Brazil elected a new president this year, and he might be even worse than the man who occupies that office in the United States. Jair Bolsonaro, who has been a member of Brazil's Congress, has said he’d rather see his son dead than gay and would punch men if he saw them kissing on the street. He once told actress Ellen Page she was "escaping normality" because she is a lesbian. He has also made many misogynistic and racist comments and has roused the ire of environmentalists with his plans to open Brazil's rainforest to industrial development. This piece of work takes office January 1.
Paul Makonda, the governor of Dar es Salaam, Tanzania, announced in October that officials in the city would begin to track down and arrest LGBTQ people. Homosexuality "tramples on the moral values of Tanzanians and our two Christian and Muslim religions," he told reporters. Soon he claimed to have 100 names, gleaned primarily from social media. It's unclear how many arrests have been made in Dar es Salaam, which is the economic capital of Tanzania, but it is clear that officials in other parts of the nation have started their own antigay crackdowns. In November, 10 men suspected of being gay were arrested at a beach party on the Tanzanian island of Zanzibar. Police said there had been reports that a same-sex wedding had taken place. They faced the possibility of forced anal exams, which human rights groups classify as torture.
The entire government of Malaysia gets a Phobie Award for its persecution of LGBTQ people. Malaysians elected a new national coalition government in May, and over the next few months the coalition ramped up its homophobia and transphobia in an effort to gain popular support. The actions have included the arrest of about 20 men in a raid on a gay bar and the caning of two women who attempted to have sex with each other.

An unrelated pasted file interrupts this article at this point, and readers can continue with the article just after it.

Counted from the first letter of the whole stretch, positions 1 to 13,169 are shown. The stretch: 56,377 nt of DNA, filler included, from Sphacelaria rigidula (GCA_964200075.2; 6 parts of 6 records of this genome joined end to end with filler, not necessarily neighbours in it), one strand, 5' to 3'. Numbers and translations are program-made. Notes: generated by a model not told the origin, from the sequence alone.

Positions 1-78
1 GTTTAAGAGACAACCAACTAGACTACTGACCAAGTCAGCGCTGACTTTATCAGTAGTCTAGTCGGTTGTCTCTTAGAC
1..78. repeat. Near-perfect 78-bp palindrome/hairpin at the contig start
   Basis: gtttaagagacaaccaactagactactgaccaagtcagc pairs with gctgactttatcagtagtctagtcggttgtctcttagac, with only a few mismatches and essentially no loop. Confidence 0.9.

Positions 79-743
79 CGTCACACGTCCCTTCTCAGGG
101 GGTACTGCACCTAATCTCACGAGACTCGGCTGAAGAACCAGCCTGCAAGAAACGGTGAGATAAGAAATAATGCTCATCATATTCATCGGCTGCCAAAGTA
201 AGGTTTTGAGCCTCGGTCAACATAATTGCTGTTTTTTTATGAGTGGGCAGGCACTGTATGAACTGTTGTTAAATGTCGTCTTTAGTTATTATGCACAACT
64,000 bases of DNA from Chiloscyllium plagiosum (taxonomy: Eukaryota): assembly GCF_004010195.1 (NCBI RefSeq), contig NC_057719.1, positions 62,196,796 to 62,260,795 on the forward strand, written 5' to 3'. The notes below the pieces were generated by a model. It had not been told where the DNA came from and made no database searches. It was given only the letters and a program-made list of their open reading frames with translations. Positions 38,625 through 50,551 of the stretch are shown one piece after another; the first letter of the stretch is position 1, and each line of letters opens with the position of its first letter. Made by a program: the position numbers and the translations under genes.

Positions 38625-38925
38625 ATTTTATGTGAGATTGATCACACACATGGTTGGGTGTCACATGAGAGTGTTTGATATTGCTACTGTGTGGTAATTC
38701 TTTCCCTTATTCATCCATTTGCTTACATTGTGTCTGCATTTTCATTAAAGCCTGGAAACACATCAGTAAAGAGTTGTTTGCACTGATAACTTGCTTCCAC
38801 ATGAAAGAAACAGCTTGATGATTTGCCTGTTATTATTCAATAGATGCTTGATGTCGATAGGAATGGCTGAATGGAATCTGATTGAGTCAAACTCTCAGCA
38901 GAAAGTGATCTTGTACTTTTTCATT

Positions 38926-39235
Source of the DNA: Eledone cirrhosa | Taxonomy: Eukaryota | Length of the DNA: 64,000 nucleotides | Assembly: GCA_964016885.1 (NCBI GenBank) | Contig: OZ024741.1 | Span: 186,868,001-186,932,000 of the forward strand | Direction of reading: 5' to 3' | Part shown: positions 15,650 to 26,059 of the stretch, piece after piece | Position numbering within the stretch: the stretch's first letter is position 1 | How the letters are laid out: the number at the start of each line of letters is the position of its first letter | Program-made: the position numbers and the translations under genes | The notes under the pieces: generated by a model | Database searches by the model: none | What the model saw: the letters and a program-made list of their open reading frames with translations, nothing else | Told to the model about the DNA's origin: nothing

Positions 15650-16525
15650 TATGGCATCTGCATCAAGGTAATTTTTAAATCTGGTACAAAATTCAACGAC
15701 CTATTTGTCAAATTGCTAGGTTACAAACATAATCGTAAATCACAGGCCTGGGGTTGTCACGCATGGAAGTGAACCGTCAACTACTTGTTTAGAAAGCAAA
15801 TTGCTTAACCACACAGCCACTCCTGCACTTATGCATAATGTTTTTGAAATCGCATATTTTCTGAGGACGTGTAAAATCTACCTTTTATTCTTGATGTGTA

It has been a banner year for homophobia in the Roman Catholic Church. Pope Francis, who once said “Who am I to judge?” about gay priests, said gay people don’t belong in the clergy. Not that the church has ever been truly accepting of gay clergy, but their presence has been an open secret for eons. With the church rocked by sex abuse scandals, Cardinal Gerhard Müller blamed gays for abuse, even though there’s no correlation between homosexuality and pedophilia. A gay man employed at a San Diego parish endured such severe harassment, including death threats, that he resigned; right-wing Catholic groups and publications had called for his removal, so it could be said they encouraged the heinous behavior of some of the flock. And Philadelphia Archbishop Charles Chaput (pictured) essentially denied the existence of LGBTQ Catholics. “There is no such thing as an ‘LGBTQ Catholic’ or a ‘transgender Catholic’ or a ‘heterosexual Catholic,’ as if our sexual appetites defined who we are; as if these designations described discrete communities of differing but equal integrity within the real ecclesial community, the body of Jesus Christ,” Chaput said in October at the church’s Youth Synod in Rome.